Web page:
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Title: Wetlands functions and values study plan. Appendix B, Survey of U.S. Army Corps of Engineers wetlands values information needs
Authors: Forsythe, Stephen W.
Clairain, Ellis J., Jr.
Smith, Hanley K.
Keywords: Research
Wetlands management
Environmental management
Publisher: U.S. Army Engineer Waterways Experiment Station
Series/Report no.: Technical Report (Wetlands Research Program (U.S.)) ; no. Technical Report Y-83-2 App.B
Abstract: This report, Appendix B to the Wetlands Functions and Values Study Plan, contains the results of a survey of U. s. Army Corps of Engineers (CE) wetlands values information needs. It includes a discussion of the survey questions and responses, as well as a summary and conclusions section. Twenty-two Districts were surveyed by mail, and 15 others were visited by members of the U.S. Army Engineer Waterways Experiment Station (WES) study team. The responses to these surveys were summarized according to seven broad topics: (A.) characteristics to consider when defining wetlands values, (B.) CE activities and reports which require wetlands values information, (C.) types of wetlands and developmental activities, (D.) evaluation techniques currently used by CE personnel, (E.) desirable qualities in any new assessment technique and effective information transfer, (F.) research needs and priorities, and (G.) comments of a general nature. The WES study team utilized the responses from 192 individuals from 37 CE Districts to formulate conclusions. They were as follows: (A.) The definition of wetlands values should emphasize ecological and socioeconomic values of public interest. (B.) Wetlands values information and assessment methods are needed for all aspects of CE regulatory and planning functions. (C.) The majority of national pressure for wetland development is exerted upon the widely distributed bottomland hardwoods, wooded swamps, and freshwater and estuarine marshes; regional wetlands receive local pressure for development. Pressures for development of wetlands are greatest from commercial/residential, flood control, and agricultural interests. (D.) Wetland evaluations are based upon regulations and general guidance. (E.) A wetlands values assessment methodology should be fast, technically sound, regionalized, and officially sanctioned. (F.) Food chain production, heavy metal immobilization, nutrient uptake, groundwater recharge/discharge, and storm- and floodwater storage are considered priority wetlands values for research.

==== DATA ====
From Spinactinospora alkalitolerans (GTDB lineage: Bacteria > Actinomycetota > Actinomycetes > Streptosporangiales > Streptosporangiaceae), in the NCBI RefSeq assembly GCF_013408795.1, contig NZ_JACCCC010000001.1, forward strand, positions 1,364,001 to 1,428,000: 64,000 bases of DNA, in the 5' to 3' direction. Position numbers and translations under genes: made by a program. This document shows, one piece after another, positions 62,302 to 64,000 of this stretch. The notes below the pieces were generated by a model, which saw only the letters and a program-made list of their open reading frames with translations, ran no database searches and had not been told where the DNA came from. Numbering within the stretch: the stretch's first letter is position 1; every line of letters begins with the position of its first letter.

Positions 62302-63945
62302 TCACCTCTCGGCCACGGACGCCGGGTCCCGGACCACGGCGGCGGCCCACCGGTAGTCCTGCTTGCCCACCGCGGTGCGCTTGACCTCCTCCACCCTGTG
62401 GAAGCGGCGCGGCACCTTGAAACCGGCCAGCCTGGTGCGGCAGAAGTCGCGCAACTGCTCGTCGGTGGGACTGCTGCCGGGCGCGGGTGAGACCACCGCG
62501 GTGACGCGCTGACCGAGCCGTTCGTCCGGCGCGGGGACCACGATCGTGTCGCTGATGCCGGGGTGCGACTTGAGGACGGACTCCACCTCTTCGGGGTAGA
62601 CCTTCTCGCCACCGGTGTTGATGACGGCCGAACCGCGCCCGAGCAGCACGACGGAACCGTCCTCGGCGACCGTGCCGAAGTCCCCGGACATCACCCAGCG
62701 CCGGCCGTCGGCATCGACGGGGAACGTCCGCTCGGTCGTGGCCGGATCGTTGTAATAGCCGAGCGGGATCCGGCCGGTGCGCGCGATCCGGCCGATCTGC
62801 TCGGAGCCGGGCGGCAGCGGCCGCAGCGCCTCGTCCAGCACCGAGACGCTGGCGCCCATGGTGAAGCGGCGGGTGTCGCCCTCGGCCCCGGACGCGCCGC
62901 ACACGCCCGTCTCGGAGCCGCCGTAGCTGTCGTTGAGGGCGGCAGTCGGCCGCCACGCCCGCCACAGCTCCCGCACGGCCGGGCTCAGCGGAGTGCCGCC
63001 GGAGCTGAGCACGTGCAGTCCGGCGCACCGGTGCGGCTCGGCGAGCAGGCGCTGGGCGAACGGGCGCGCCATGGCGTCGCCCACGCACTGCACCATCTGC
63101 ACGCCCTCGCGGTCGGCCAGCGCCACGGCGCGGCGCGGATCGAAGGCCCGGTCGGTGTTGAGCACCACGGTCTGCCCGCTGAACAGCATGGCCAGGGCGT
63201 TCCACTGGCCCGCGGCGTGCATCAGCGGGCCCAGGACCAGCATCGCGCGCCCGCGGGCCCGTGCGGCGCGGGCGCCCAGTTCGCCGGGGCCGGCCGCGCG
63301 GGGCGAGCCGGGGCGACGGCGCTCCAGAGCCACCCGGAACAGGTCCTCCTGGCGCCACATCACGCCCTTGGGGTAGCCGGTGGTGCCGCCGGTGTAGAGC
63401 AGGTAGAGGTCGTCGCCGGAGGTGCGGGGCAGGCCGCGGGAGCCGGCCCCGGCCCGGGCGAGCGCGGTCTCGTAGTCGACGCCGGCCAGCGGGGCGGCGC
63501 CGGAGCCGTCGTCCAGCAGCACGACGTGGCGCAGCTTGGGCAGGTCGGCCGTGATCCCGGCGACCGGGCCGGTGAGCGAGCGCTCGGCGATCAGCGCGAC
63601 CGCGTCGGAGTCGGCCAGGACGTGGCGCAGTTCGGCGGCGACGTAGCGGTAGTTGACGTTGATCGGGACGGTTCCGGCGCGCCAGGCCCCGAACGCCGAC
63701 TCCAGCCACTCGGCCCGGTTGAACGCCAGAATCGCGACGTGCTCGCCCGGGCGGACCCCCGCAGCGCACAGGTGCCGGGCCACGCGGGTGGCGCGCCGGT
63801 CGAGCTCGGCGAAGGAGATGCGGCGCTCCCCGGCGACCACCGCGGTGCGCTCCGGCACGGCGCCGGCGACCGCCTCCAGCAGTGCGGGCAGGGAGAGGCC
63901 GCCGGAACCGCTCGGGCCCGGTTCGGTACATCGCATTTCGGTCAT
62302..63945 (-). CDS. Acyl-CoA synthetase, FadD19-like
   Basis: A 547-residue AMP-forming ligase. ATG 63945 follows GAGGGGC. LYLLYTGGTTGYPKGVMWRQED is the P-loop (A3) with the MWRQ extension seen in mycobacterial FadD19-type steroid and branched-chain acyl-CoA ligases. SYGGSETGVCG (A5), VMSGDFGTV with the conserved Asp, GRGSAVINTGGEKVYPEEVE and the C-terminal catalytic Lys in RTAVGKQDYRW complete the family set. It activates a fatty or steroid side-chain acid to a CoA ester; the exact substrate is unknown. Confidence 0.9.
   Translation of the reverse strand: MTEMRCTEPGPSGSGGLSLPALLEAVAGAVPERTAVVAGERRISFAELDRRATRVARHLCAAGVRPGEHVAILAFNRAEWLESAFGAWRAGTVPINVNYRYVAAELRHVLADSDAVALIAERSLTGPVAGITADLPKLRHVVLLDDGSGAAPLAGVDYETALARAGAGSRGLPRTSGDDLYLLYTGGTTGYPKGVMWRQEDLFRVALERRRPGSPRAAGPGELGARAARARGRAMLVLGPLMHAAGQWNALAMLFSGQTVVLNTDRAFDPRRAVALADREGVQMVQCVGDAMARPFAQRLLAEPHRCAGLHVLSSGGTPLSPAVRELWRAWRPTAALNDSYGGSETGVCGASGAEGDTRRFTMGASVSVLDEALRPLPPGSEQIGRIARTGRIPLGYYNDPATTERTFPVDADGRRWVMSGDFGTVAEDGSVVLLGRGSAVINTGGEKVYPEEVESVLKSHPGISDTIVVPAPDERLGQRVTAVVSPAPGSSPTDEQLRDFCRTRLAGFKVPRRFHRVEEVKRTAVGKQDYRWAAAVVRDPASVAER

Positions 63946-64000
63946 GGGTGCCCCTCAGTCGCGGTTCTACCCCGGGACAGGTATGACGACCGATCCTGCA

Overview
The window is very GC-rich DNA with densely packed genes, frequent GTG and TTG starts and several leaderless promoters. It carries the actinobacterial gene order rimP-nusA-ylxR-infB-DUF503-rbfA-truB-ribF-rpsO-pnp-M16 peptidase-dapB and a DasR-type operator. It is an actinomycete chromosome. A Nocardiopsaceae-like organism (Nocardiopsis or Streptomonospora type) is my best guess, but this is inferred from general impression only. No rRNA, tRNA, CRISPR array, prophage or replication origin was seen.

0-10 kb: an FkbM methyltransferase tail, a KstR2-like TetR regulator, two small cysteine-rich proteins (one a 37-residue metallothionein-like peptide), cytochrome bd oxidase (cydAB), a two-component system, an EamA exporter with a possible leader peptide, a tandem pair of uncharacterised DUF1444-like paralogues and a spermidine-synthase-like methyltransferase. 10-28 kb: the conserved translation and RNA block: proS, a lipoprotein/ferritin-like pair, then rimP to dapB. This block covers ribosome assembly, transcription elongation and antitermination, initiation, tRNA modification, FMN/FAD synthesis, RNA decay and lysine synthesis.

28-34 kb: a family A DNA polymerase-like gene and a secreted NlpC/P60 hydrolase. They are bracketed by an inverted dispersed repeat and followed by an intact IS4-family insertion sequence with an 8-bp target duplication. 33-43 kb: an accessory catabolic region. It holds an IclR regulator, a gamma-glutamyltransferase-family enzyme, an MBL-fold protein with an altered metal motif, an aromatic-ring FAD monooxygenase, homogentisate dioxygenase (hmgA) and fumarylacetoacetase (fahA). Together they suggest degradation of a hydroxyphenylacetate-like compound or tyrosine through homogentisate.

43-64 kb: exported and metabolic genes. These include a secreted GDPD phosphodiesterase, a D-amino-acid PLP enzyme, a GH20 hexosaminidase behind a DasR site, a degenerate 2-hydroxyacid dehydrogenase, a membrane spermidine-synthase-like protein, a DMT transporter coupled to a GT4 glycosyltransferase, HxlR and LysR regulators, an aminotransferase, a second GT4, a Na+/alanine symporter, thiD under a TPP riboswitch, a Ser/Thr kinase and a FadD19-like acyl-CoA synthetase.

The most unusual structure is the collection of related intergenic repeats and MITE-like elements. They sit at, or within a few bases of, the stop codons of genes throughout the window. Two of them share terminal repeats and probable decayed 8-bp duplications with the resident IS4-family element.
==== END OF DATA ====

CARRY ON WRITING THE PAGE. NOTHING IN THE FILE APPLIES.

Description: Technical Report
Gov't Doc #: Technical Report Y-83-2 App.B
Rights: Approved for public release; distribution is unlimited.
Appears in Collections:Technical Report

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